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Re^3: How to use "less than" and "greater than" inside a regex for a $variable number

by AnomalousMonk (Monsignor)
on Oct 02, 2012 at 03:18 UTC ( #996788=note: print w/ replies, xml ) Need Help??


in reply to Re^2: How to use "less than" and "greater than" inside a regex for a $variable number
in thread How to use "less than" and "greater than" inside a regex for a $variable number

The  (*F) operator was introduced with 5.10. Prior to that,  (?!) can be used.

>perl -wMstrict -le "for my $n (4 .. 9) { my $str = qq{I have 5 apples, $n oranges, and 8 limes.}; print qq{'$str'}; next unless $str =~ m{ (\d+) \s+ apples \D+ (\d+) \s+ oranges \D+ (\d+) \s+ limes (?(?{ $1 < $2 && $2 < $3 }) | (*F) ) }xms; print qq{'$2'}; } " 'I have 5 apples, 4 oranges, and 8 limes.' 'I have 5 apples, 5 oranges, and 8 limes.' 'I have 5 apples, 6 oranges, and 8 limes.' '6' 'I have 5 apples, 7 oranges, and 8 limes.' '7' 'I have 5 apples, 8 oranges, and 8 limes.' 'I have 5 apples, 9 oranges, and 8 limes.'


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Re^4: How to use "less than" and "greater than" inside a regex for a $variable number
by Polyglot (Monk) on Oct 04, 2012 at 19:42 UTC
    I've implemented this approach, as it seems fairly close to the sort of solution I was looking for. Unfortunately, it is still rather slow. I started the process 2.5 days ago now (it's been running over 60 hours) and it is about half-way through the material. So it appears with this method it will take 5 days of 100% CPU on one of four cores of my Dell PowerEdge server. That's a little disappointing. My ugly approach, which may be slightly less thorough, finished after about three days. So it was 40% quicker.

    Given the complexity of the regex, I suppose I cannot blame perl or the program itself, it's just the way it is. But without the attempt to narrow the search to finding numbers between their respective forerunners/postrunners, the whole search can complete in less than five minutes.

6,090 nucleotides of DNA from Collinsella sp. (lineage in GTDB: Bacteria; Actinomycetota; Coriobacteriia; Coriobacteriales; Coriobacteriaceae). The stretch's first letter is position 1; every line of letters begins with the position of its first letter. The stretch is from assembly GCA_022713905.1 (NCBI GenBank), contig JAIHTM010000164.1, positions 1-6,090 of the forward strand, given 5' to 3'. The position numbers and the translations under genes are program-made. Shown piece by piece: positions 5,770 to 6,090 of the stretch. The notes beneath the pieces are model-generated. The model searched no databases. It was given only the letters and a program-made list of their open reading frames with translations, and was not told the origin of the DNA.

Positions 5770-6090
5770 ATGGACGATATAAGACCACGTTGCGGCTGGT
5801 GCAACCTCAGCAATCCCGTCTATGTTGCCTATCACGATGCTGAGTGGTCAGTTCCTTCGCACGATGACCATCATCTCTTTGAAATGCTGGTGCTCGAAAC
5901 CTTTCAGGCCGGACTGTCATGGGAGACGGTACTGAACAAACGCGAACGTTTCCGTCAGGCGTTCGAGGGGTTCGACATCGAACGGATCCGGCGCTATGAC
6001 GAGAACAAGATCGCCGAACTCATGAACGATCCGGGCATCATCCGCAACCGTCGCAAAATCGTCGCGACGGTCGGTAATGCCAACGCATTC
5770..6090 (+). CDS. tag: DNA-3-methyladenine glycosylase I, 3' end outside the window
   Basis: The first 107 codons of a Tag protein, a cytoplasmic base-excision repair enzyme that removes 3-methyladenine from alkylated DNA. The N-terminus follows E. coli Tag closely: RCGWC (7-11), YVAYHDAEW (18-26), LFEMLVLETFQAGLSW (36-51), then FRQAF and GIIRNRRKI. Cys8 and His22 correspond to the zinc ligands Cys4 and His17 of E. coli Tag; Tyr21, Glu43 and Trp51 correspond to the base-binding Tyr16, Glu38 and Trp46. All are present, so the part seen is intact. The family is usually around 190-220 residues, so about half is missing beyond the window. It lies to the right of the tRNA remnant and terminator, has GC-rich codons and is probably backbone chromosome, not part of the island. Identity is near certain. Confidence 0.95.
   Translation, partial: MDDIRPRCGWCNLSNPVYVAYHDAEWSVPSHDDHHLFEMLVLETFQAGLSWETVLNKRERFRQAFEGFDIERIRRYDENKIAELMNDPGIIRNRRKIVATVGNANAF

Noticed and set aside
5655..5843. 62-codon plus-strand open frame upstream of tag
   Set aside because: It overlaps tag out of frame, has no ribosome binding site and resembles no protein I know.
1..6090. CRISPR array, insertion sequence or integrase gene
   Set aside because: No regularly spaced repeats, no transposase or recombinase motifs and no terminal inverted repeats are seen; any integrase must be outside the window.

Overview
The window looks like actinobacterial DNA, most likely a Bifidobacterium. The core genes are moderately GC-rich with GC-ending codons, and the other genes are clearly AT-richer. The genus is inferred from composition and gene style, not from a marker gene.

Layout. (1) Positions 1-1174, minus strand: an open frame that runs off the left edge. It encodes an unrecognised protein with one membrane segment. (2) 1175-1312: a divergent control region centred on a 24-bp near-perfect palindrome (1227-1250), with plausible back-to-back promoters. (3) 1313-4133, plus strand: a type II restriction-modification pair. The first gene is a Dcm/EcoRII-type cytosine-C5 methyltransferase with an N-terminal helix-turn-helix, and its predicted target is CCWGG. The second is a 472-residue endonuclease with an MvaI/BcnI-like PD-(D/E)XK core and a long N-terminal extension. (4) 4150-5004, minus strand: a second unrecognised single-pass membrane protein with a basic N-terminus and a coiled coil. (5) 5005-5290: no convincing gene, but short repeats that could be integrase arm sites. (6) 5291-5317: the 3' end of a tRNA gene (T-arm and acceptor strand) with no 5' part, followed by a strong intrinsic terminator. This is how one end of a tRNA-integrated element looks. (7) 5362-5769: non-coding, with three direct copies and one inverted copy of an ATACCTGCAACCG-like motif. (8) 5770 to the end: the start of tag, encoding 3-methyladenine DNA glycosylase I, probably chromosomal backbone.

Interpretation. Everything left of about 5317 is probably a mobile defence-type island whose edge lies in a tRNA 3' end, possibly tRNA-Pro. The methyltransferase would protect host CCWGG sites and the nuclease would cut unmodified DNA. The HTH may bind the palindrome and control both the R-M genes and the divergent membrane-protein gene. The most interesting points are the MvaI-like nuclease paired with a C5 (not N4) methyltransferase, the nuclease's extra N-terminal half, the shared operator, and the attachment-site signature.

Anyway, at least I have learned something and I much appreciate your patience in demonstrating this method for me. I may still be able to use this as a final check over a long weekend or something, or perhaps I can limit the amount of material to be checked at a time (~130 books total). Thank you!

    Blessings,

    ~Polyglot~

      Polyglot: I don't know if the following will be of any use to you, but I was curious to play with some different approaches to what I conceive to be your problem. You may as well have the results. All these work (for some definition of 'work').

      The first new approach is a variation on something I've already posted: two different replacement strings for the sequential versus non-sequential page number cases. In the case of sequential page numbers, the replacement string is the empty string, which may be something the regex engine can effectively 'optimize away' at run time.

      The second new approach is to try to avoid altogether the replacement clause of the substitution in the case of sequential page numbers. This approach uses some of the newer, more exotic regex constructs introduced with 5.10. The problem with these is that their newness means that they may not be as efficiently recognized and optimized by the regex compiler, hence slower overall. I have done no benchmarking whatsoever.

      Output:

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